Planning on visiting the annual Brooklyn Botanic Garden Cherry Blossom Festival aka Sakura Matsuri? We’ve got you covered for everything you need to know about the botanic gardens cherry blossoms from when you need to start planning your visit when the festival will be, and how to see the beautiful blooming cherry blossoms in Brooklyn not only during the festival but in general and other cherry blossom spots in the city!
Whether you’re planning on going to the cherry blossom festival in Brooklyn or just seeing the cherry blossoms in Brooklyn, this guide is for you!
Everything You Need to Know About cherry blossoms in Brooklyn:
About Brooklyn Botanic Garden Cherry Blossom Festival
The Brooklyn Botanic Garden Cherry Blossom Festival, or the official name Sakura Matsuri, is a gorgeous, weekend-long celebration of Japanese culture, taking place right in the center of Brooklyn.
Past event-goers have enjoyed over 60 different events and performances per year: tea ceremonies, taiko drumming, martial arts, Japanese literature readings, Japanese abstract visual art, paper folding demonstrations, traditional dance, and much, much more.
There’s also no shortage of activities and workshops geared towards kids, like the beet-dye fan decorating workshop, as well as modern twists on many facets of Japanese culture, like the anime and video-game-theme-inspired jazz show.
However, it’s no surprise that the main attraction is the botanical gardens Brooklyn cherry blossoms, where 900,000 visitors per year are treated to the lovely pink and white flowers blooming on over 200 trees.
On these 52 beautiful acres, located just on the outskirts of Prospect Park, visitors can expect to get lost in the stunning landscape and the insight into Japanese culture.
With the exception of 2020, the Cherry Blossom Festival in Brooklyn Botanic Garden has taken place annually each spring since 1982.
The very first cherry trees here were actually a gift from the Japanese government and planted in the Brooklyn garden after World War I.
When are the Cherry Blossoms in Brooklyn?
For those excited to visit the Brooklyn Botanic Garden Cherry Blossom Festival or Sakura Matsuri, event calendars are usually released around mid-March of the given year and event dates.
Because the event hinges on the peak-blooming dates of the cherry blossoms in Brooklyn, visitors can expect the weekend-long event to fall at some point from late March to early May.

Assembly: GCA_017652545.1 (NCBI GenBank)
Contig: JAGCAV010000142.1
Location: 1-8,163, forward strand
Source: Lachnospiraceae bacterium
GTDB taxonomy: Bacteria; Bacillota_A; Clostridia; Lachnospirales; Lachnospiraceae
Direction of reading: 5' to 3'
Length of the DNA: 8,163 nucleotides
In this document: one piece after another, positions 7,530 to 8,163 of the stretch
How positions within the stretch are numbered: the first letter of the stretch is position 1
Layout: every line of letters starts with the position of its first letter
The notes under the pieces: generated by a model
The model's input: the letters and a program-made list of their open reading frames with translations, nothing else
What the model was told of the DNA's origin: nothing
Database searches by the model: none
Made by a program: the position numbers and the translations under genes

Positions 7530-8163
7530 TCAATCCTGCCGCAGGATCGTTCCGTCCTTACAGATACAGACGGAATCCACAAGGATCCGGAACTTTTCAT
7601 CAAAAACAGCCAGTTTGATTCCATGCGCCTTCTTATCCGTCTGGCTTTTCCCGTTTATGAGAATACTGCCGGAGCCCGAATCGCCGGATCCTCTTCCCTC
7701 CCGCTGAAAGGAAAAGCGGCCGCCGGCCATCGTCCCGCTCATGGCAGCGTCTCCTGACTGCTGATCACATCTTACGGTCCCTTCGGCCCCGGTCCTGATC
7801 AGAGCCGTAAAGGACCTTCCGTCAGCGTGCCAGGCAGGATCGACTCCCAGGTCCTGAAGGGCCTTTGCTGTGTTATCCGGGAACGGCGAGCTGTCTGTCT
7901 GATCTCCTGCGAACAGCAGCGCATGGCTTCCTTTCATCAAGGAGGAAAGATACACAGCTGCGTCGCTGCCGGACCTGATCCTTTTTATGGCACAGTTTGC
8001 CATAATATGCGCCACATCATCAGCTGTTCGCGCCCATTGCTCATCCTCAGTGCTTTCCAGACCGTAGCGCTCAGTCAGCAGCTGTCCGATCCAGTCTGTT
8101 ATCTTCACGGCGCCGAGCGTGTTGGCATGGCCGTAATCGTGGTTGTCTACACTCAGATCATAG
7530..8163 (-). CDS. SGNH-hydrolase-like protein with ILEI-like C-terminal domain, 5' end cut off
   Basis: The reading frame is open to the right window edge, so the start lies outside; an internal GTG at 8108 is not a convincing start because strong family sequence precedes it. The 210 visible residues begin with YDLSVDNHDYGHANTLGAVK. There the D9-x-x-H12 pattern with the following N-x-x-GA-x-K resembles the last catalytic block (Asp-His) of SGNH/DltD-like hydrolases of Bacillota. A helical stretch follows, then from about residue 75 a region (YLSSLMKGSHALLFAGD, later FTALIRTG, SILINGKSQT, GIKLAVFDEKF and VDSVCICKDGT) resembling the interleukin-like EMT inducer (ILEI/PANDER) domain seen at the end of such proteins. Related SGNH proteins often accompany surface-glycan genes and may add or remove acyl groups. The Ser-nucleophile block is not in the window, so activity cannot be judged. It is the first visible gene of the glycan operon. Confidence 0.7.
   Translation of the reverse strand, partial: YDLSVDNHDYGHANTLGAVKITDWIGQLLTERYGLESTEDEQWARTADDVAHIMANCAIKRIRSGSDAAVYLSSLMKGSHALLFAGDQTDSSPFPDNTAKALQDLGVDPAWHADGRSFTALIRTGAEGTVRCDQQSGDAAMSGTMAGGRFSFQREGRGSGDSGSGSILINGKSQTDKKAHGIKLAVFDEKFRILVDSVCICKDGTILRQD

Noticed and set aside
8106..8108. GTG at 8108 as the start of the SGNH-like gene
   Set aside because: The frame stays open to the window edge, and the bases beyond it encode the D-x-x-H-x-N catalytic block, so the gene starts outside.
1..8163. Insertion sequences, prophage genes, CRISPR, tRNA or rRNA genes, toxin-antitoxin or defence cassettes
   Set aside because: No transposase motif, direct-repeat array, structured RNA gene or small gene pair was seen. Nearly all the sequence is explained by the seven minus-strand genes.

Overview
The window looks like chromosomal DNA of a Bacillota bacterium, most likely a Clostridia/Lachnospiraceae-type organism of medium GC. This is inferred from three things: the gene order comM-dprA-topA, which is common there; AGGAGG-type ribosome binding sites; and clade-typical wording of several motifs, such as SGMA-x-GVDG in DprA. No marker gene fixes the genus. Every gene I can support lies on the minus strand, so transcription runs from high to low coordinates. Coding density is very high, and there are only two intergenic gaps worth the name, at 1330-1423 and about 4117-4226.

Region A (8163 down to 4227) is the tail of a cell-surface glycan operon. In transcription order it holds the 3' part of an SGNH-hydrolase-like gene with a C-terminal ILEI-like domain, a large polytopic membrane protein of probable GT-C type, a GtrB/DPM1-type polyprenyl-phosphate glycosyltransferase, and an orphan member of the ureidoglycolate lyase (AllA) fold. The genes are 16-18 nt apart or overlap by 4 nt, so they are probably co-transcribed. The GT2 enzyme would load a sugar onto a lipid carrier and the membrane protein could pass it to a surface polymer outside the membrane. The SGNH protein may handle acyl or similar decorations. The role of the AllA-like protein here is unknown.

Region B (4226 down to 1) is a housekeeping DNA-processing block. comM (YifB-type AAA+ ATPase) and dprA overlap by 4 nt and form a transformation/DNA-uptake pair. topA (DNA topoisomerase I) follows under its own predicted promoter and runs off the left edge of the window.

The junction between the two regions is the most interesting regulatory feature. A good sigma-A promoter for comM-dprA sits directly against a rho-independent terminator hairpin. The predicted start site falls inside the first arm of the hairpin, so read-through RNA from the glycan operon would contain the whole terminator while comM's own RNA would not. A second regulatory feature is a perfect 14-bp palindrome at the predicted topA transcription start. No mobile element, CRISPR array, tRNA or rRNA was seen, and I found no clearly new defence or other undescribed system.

For those with less flexible schedules, the Brooklyn Botanic Gardens also encourages flower enthusiasts to stop by the park outside of the weekend of the Brooklyn Botanic Garden Cherry Blossom Festival, as the Brooklyn Botanic Garden’s cherry blossoms change substantially throughout the blooming process.
The cherry blossoms in Brooklyn move through multiple, gorgeous stages, as well as multiple colors before reaching peak bloom.
Something to keep in mind, sometimes the cherry blossoms around the Japanese Hill and Pond garden bloom at a different time than the cherry walk or cherry esplanade. You may have to plan separate visits to see them all!
How to see the Botanical Gardens Cherry Blossoms
Those excited to visit the Brooklyn Botanic Garden Cherry Blossoms can book online for sessions from Tuesday-Sunday between 10 a.m. and 4:30 p.m.
Adults can visit for $18, Seniors and students for $12, and kids under 12 enter for free.
There are several different vantage points to enjoy the Botanic Garden’s Brooklyn Cherry Blossoms, each with unique benefits and types of flowers in bloom.
The Japanese Hill-and-Pond Garden is an enclosed, peaceful garden with some of the Brooklyn Botanic Garden cherry blossom’s earliest trees; these trees are known for their distinct, eccentric appearance, with zig-zagging branches and wide trunks.
The Cherry Cultivars Area, on the other hand, is often visited for its striking variety of tree species. Park-goers will spot a dozen different trees with ranging blossom-timelines as well as unique structures and color tones. Also found here is the Prunus, or “Okame” tree, which is the Brooklyn Botanic Garden Cherry Blossom’s first to bloom of the year, ringing in the new season of cherry blossoms blooming.
Another super popular spot is the Cherry Walk, which, as the name suggests, is a walking path with tons of cherry blossoms hanging overhead. The Cherry Walk’s foliage is actually made up of “Kazan” trees, which, unlike most other 5-petal cherry blossoms, has flowers with up to 28 petals per bloom.
Just west of the Cherry Walk, the Cherry Esplanade is a completely lovely, clear field, also dotted with “Kazan” trees for viewers to enjoy.
Tips for Visiting the Botanic Garden Cherry Blossom Festival